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note = "This work was supported by the Medical Research Institute of the University of Dundee, Cancer Research UK (C52419/A22869) (LV) and Tenovus Scotland (T18/07) (LC) and by grant SAF2017-87701-R (EM) from the Ministry of the Economy and Competition (MINECO) co-financed with the European Union FEDER funds. InnoHealth Group and Emerald Health Biotechnology also supported this work and had no further role in study design, the collection, analysis and interpretation of data, in the writing of the report, or in the decision to submit the paper for publication.",
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Casares Perez, L, García, V, Garrido-Rodríguez, M, Millán, E, Collado, JA, García-Martín, A, Peñarando, J, Calzado, MA, de la Vega, L & Muñoz, E 2020, 'Cannabidiol induces antioxidant pathways in keratinocytes by targeting BACH1', Redox Biology, vol. 28, 101321, pp. 1-15. https://doi.org/10.1016/j.redox.2019.101321

Cannabidiol induces antioxidant pathways in keratinocytes by targeting BACH1. / Casares Perez, Laura; García, Víctor; Garrido-Rodríguez, Martín; Millán, Estrella; Collado, Juan A.; García-Martín, Adela; Peñarando, Jon; Calzado, Marco A.; de la Vega, Laureano (Lead / Corresponding author); Muñoz, Eduardo (Lead / Corresponding author).

In: Redox Biology, Vol. 28, 101321, 01.2020, p. 1-15.

Research output: Contribution to journalArticle

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AU - Casares Perez, Laura

AU - García, Víctor

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AU - Collado, Juan A.

AU - García-Martín, Adela

AU - Peñarando, Jon

AU - Calzado, Marco A.

AU - de la Vega, Laureano

AU - Muñoz, Eduardo

N1 - This work was supported by the Medical Research Institute of the University of Dundee, Cancer Research UK (C52419/A22869) (LV) and Tenovus Scotland (T18/07) (LC) and by grant SAF2017-87701-R (EM) from the Ministry of the Economy and Competition (MINECO) co-financed with the European Union FEDER funds. InnoHealth Group and Emerald Health Biotechnology also supported this work and had no further role in study design, the collection, analysis and interpretation of data, in the writing of the report, or in the decision to submit the paper for publication.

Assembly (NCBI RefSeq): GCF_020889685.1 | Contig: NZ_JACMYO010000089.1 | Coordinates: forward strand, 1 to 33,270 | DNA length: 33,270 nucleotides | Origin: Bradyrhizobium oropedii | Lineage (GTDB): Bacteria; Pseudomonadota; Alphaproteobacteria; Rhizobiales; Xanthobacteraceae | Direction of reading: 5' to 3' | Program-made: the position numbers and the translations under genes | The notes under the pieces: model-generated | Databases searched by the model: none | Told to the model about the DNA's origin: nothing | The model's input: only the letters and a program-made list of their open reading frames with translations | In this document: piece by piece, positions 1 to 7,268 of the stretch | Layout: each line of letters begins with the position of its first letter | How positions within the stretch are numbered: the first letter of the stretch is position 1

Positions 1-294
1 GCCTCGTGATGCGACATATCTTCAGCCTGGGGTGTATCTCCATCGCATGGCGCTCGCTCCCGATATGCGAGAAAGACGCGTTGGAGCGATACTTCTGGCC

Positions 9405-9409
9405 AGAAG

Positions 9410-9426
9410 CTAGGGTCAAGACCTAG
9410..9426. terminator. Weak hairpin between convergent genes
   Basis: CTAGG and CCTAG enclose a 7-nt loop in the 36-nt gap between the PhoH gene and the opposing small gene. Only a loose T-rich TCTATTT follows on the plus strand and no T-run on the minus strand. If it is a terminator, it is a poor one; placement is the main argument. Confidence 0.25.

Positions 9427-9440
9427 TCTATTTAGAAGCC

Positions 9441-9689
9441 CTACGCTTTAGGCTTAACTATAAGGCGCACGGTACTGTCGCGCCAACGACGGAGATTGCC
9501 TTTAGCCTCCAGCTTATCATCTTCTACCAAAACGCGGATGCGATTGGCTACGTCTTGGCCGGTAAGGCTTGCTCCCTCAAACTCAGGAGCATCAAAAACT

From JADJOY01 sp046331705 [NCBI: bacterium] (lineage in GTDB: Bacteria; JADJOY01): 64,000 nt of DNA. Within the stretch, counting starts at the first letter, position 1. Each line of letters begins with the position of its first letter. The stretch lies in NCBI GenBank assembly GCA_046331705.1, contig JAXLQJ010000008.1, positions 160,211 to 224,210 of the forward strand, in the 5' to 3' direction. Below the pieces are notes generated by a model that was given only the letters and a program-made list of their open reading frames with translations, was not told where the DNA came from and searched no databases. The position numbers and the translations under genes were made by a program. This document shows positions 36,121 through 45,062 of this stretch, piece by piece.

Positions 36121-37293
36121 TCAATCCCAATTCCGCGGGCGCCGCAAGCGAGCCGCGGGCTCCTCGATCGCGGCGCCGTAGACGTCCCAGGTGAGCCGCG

PY - 2019/9/5

Y1 - 2019/9/5

N2 - Cannabidiol (CBD) is a major non-psychotropic phytocannabinoid that attracted a great attention for its therapeutic potential against different pathologies including skin diseases. However, although the efficacy in preclinical models and the clinical benefits of CBD in humans have been extensively demonstrated, the molecular mechanism(s) and targets responsible for these effects are as yet unknown. Herein we characterized at the molecular level the effects of CBD on primary human keratinocytes using a combination of RNA sequencing (RNA-Seq) and sequential window acquisition of all theoretical mass spectrometry (SWATH-MS). Functional analysis revealed that CBD regulated pathways involved in keratinocyte differentiation, skin development and epidermal cell differentiation among other processes. In addition, CBD induced the expression of several NRF2 target genes, with heme oxygenase 1 (HMOX1) being the gene and the protein most upregulated by CBD. CRISPR/Cas9-mediated genome editing, RNA interference and biochemical studies demonstrated that the induction of HMOX1 mediated by CBD, involved nuclear export and proteasomal degradation of the transcriptional repressor BACH1. Notably, we showed that the effect of BACH1 on HMOX1 expression in keratinocytes is independent of NRF2. In vivo studies showed that topical CBD increased the levels of HMOX1 and of the proliferation and wound-repair associated keratins 16 and 17 in the skin of mice. Altogether, our study identifies BACH1 as a molecular target for CBD in keratinocytes and sets the basis for the use of topical CBD for the treatment of different skin diseases including atopic dermatitis and keratin disorders.

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Casares Perez L, García V, Garrido-Rodríguez M, Millán E, Collado JA, García-Martín A et al. Cannabidiol induces antioxidant pathways in keratinocytes by targeting BACH1. Redox Biology. 2020 Jan;28:1-15. 101321. https://doi.org/10.1016/j.redox.2019.101321